Bemmy Maharramov is a Ph.D. student at UC Irvine’s School of Social Ecology, Department of Planning, Policy and Design. Her research is action oriented, focused on the integration of ecosystem services in urban and regional settings to benefit natural and human well-being. She also has a Master of Environmental Science and Master of Public Affairs from Indiana University, Bloomington, School of Public and Environmental Affairs.
Bemmy is also interested in sustainable food systems in urban environments as a means of improving local food security and ecosystem function, having over 10 years of experience in the environment and development arena. She recently worked at Conservation International as Manager of the Food Security Initiative as well as with USAID, The Ocean Foundation, and the newly published Solutions from the Land (SFL) Pathways Report entitled, “Developing a New Vision for United States Agriculture, Forestry and Conservation.” In addition to the recent release, this CUSA researcher and aspiring graduate student had time to divulge some of her deeper drives and motives with the center.
Q. How did you hear about the center? What brought you in contact with CUSA?
A. Before coming to UCI, I was really interested in the School of Social Ecology. When I was talking to people about possibly going here, someone recommended I check out the CUSA website because it seemed like it might be a good match for my interests. And it was!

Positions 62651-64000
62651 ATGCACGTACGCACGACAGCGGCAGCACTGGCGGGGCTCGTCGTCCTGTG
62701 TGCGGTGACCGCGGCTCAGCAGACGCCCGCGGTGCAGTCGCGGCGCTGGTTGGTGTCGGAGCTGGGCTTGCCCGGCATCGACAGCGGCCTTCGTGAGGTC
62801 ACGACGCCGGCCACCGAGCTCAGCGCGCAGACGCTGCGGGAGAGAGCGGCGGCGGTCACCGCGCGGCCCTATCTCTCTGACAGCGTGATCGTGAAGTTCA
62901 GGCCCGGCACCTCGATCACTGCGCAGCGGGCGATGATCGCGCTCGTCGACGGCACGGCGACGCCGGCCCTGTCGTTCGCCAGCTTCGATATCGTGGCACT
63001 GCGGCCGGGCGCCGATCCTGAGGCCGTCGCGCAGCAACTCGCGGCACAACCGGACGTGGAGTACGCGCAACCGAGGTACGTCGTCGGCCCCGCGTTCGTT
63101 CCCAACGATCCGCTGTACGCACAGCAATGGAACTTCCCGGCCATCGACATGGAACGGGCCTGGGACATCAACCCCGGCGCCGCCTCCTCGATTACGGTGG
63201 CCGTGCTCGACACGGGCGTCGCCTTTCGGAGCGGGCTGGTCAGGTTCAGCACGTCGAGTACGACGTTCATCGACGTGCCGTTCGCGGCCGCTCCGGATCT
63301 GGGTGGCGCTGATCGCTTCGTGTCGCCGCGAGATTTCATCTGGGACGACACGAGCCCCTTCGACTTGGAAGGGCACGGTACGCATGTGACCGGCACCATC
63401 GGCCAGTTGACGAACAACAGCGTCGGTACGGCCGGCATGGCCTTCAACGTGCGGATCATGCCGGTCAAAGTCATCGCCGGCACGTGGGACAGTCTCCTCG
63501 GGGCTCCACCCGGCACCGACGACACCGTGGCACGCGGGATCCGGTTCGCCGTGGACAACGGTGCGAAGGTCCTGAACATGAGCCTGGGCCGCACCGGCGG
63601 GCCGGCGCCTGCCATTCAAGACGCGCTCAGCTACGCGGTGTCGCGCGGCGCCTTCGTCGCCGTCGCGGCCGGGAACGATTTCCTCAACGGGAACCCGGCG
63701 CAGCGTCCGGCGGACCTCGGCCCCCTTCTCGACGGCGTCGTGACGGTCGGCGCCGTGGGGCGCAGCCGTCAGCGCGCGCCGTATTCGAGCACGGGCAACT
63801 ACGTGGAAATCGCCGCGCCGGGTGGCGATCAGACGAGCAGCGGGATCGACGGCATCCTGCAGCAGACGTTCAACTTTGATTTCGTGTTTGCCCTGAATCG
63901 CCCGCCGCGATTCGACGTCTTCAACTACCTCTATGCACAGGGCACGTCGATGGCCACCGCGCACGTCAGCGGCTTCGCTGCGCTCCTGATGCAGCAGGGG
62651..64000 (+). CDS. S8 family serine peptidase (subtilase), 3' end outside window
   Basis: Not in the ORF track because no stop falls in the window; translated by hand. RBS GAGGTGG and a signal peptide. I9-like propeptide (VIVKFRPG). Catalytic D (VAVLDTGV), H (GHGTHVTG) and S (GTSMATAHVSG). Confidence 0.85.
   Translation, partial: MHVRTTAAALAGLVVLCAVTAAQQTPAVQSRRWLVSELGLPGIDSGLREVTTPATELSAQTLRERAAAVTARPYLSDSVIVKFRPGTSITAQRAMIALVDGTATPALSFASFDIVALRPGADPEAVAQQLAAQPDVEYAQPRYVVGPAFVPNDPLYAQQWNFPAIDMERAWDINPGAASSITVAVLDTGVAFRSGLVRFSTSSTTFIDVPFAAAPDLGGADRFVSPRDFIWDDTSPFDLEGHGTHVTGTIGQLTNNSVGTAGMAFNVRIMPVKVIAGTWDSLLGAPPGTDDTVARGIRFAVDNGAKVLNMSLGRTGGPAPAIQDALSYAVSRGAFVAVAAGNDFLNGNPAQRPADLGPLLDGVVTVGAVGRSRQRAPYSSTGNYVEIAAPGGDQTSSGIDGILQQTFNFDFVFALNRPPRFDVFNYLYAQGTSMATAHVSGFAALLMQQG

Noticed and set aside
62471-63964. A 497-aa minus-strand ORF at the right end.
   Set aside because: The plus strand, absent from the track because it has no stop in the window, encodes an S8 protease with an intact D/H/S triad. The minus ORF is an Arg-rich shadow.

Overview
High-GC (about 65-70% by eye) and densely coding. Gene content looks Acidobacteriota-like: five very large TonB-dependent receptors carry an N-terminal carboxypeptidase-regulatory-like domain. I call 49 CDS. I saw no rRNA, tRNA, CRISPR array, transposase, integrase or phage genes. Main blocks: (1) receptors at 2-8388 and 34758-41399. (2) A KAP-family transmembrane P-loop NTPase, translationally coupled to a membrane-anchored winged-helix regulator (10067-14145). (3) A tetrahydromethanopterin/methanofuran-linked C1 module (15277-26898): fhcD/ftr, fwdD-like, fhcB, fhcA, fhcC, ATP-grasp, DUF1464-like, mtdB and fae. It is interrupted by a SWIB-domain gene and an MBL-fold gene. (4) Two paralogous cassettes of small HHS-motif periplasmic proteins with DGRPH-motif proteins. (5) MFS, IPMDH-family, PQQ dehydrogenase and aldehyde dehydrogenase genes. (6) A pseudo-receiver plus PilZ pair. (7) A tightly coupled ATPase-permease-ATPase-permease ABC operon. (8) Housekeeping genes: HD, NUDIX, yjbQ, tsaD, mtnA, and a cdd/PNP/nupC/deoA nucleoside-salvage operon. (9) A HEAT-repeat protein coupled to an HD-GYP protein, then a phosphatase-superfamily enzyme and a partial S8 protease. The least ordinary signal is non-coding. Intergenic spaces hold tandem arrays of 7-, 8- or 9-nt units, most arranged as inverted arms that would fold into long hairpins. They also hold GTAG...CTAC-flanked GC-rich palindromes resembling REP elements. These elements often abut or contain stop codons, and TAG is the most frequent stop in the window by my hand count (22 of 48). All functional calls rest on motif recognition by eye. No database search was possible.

Q. How do you think you (personally) and your research’s area of focus align with CUSA’s overall mission?
A. I am interested in creating connections between traditional and non-traditional ecosystems across the landscape to provide benefits to urban and regional areas, such as improved food, water, climate, and health security. This is very relevant and complementary to CUSA’s mission to study and develop solutions to human and environmental security challenges.
Q. Have you chosen a research project to pursue at CUSA? If so, can you describe it? If not, what current research topics/projects at CUSA interest you most?
A. More of the world is becoming increasingly urbanized, with increasing demands for food, fuel and fiber, along with threats from climate change, loss of ecosystem services and biodiversity. The Environmental and Security Research Group can play an important role in trying to better understand synergies between people and natural ecosystems in urban areas and surrounding regional areas for improved human well-being, resilience to climate change, and healthier natural ecosystems. This line of research is very complementary to the environmental security, climate change and peace building work of CUSA as it provides a stabilizing framework for avoiding conflict in areas with high human populations and natural resources, as well as a goal post for war torn areas emerging from conflict.
Q. What do you hope to accomplish while at CUSA?
A. I plan to contribute to the successful growth of CUSA in achieving their mission in several ways, by working collaboratively with colleagues and partners to engage in action-oriented research on the integration of natural ecosystems in urban and regional areas to benefit human and environmental security. This will add to CUSA’s body of work and inform policy makers, partners and academic institutions. I also look forward to providing technical and program management expertise, such as through the Human Security Awards and through the relaunch of CUSA’s Vision document, which outline their strategic business plan going forward, in honor of their ten year Anniversary.
To learn more about Maharramov’s involvement with the Solutions from the Land Pathways Report, please click here.